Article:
Which Of The Following Was A Feature Of The Tribute System During The Song Dynasty In China?
- Philip Martin
Which of the following was not a characteristic of the tribute system in China under the Song dynasty? It was common practice for tributary diplomats to bring back presents to their home countries that were of greater value than the homage they had given to the Chinese government.
Which of the following statements best describes the impact of the song civil service examination system on established aristocratic families?
Which of the following statements best illustrates the effect that the Tang and Song civil service examination system had on families who had already established themselves as members of the aristocracy? A sizeable proportion of posts were still reserved for the offspring of aristocratic families.
What was the purpose of the tributary system?
Before the Ching dynasty’s demise in 1911, having diplomatic and commercial contacts with China was accomplished through the use of a tributary system. These relations lasted until 1911. The arrangement involves the exchange of gifts between the Chinese emperor and other monarchs from across the world.
The return presents that the Chinese gave to foreigners were usually extremely generous and the absolute best that an advanced civilisation could give. This allowed the foreigners to profit. In addition, the Chinese emperor gave the foreign ruler his seal of approval, lending the appearance of legitimacy to the situation.
In response, the foreigners assumed a submissive stance, which served to validate both the superiority of Chinese civilisation and the authority of the Chinese emperor. The technique was regularly grown into large-scale commercial commerce, which both Chinese merchants and foreigners significantly benefited from.
Which empire used a tribute system?
– The tributary system in Imperial China offered an administrative mechanism to regulate their interests, as well as offering exclusive trading privileges to those who paid tribute from distant regions. This was done in order to ensure that Imperial China’s interests were protected.
It was an essential component of the Confucian philosophy and was viewed by the Chinese as being analogous to younger sons caring for their elderly parents by devoting a portion of their wealth, assets, or goods to that purpose. The Chinese held this view because Confucianism was an important part of their culture.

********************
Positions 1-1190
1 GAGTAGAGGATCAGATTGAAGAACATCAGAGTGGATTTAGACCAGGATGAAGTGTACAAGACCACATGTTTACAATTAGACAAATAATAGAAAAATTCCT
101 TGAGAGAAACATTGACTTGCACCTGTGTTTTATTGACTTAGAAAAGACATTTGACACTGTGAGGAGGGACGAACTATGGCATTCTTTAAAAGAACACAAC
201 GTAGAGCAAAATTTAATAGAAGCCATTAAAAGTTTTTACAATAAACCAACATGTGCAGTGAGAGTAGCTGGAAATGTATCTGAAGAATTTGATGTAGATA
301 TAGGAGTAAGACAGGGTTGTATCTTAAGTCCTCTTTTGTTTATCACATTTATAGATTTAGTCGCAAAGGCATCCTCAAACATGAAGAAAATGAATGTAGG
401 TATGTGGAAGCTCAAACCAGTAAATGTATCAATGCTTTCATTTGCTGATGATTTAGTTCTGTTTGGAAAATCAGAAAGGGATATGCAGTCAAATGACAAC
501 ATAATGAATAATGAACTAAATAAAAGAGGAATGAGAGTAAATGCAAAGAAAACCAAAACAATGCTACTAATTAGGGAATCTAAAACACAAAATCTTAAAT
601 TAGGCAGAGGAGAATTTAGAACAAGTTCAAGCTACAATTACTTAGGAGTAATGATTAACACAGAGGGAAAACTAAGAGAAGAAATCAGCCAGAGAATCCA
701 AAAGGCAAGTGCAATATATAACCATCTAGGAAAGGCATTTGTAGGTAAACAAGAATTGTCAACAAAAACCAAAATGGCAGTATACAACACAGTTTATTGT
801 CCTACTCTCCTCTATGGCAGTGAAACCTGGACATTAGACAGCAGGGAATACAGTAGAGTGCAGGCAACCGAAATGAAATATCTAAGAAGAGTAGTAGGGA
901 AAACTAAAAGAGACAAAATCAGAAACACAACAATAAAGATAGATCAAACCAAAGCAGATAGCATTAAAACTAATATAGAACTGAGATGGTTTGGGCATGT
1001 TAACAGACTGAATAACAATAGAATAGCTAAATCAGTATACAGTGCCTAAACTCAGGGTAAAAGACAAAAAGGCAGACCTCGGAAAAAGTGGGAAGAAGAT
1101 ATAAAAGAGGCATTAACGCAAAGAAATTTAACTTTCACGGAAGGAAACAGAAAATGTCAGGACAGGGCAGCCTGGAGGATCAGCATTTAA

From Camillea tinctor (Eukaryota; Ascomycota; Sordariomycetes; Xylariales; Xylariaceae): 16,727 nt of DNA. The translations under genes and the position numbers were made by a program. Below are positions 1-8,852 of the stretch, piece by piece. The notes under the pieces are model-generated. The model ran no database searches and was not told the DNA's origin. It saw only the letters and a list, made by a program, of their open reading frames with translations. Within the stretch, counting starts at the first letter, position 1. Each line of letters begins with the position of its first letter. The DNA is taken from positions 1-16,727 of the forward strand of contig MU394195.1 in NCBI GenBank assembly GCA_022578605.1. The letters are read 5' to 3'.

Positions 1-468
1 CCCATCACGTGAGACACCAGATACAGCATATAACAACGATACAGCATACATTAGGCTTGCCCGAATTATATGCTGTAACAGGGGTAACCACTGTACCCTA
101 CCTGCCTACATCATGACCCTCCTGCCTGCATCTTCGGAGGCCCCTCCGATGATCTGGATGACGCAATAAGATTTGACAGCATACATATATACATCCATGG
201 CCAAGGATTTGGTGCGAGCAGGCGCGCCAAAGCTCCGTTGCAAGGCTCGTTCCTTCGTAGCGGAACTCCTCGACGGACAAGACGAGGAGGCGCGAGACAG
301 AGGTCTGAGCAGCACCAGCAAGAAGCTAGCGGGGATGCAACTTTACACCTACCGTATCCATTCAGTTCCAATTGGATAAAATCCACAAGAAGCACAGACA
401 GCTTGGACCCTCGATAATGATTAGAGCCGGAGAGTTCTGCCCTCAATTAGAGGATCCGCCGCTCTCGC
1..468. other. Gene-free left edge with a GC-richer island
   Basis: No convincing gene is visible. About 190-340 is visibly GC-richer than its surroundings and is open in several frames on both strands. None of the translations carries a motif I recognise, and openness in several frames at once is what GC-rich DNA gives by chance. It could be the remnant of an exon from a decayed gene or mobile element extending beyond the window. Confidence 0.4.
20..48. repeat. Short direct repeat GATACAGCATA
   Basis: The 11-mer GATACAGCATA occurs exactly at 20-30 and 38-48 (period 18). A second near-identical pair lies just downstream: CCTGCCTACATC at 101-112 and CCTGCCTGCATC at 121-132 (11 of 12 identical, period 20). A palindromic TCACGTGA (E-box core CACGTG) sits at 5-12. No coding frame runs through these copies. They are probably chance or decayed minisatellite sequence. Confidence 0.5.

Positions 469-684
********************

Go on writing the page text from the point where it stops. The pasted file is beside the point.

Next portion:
Political marriages between the Chinese empire and tribute nations, such as Songtsen Gampo and Wencheng, took place on several occasions in the past (Gyasa). China was frequently the recipient of tribute from other kingdoms that were influenced by the Confucian civilisation.
- In exchange, China offered these states acknowledgement of their authority and sovereignty as well as items made in China.
- Throughout the course of ancient history, the Chinese developed their empires over a number of surrounding nations, many of which paid tribute to the Chinese government.
- These countries included Japan, Korea, Vietnam, Cambodia, Borneo, Indonesia, and Central Asia.
Both the tributary system and the link between the two are commonly referred to as Jimi (), Cefeng (), or Chaogong (). Shinkou (), Sakuhou (), and Choukou () are the three different names that are used to refer to the tributary system and connection in Japanese.
- According to the Chinese Book of Han, during the first century B.C., different Japanese tribes, which together made up the country of Wa, had already established tributary links with China.
- During the Heian dynasty, Japan, on the other hand, stopped paying tribute to China and exited the tributary system, although this did not adversely affect their economic connections.
In spite of the fact that Japan finally reverted to the tributary system during the Muromachi era during the reign of Ashikaga Yoshimitsu, the country did not resume paying tribute at that time. According to the Korean historical book known as Samguk Sagi (Korean: ; Hanja: ), Goguryeo dispatched a diplomatic emissary to the Han dynasty in the year 32 AD.
As a result of this visit, Emperor Guangwu of the Han dynasty officially recognised Goguryeo with a title. During the time of the Three Kingdoms of Korea, a tributary relationship was formally created between China and Korea; but, in actuality, this connection was little more than a diplomatic formality that was used to bolster legitimacy and get cultural items from China.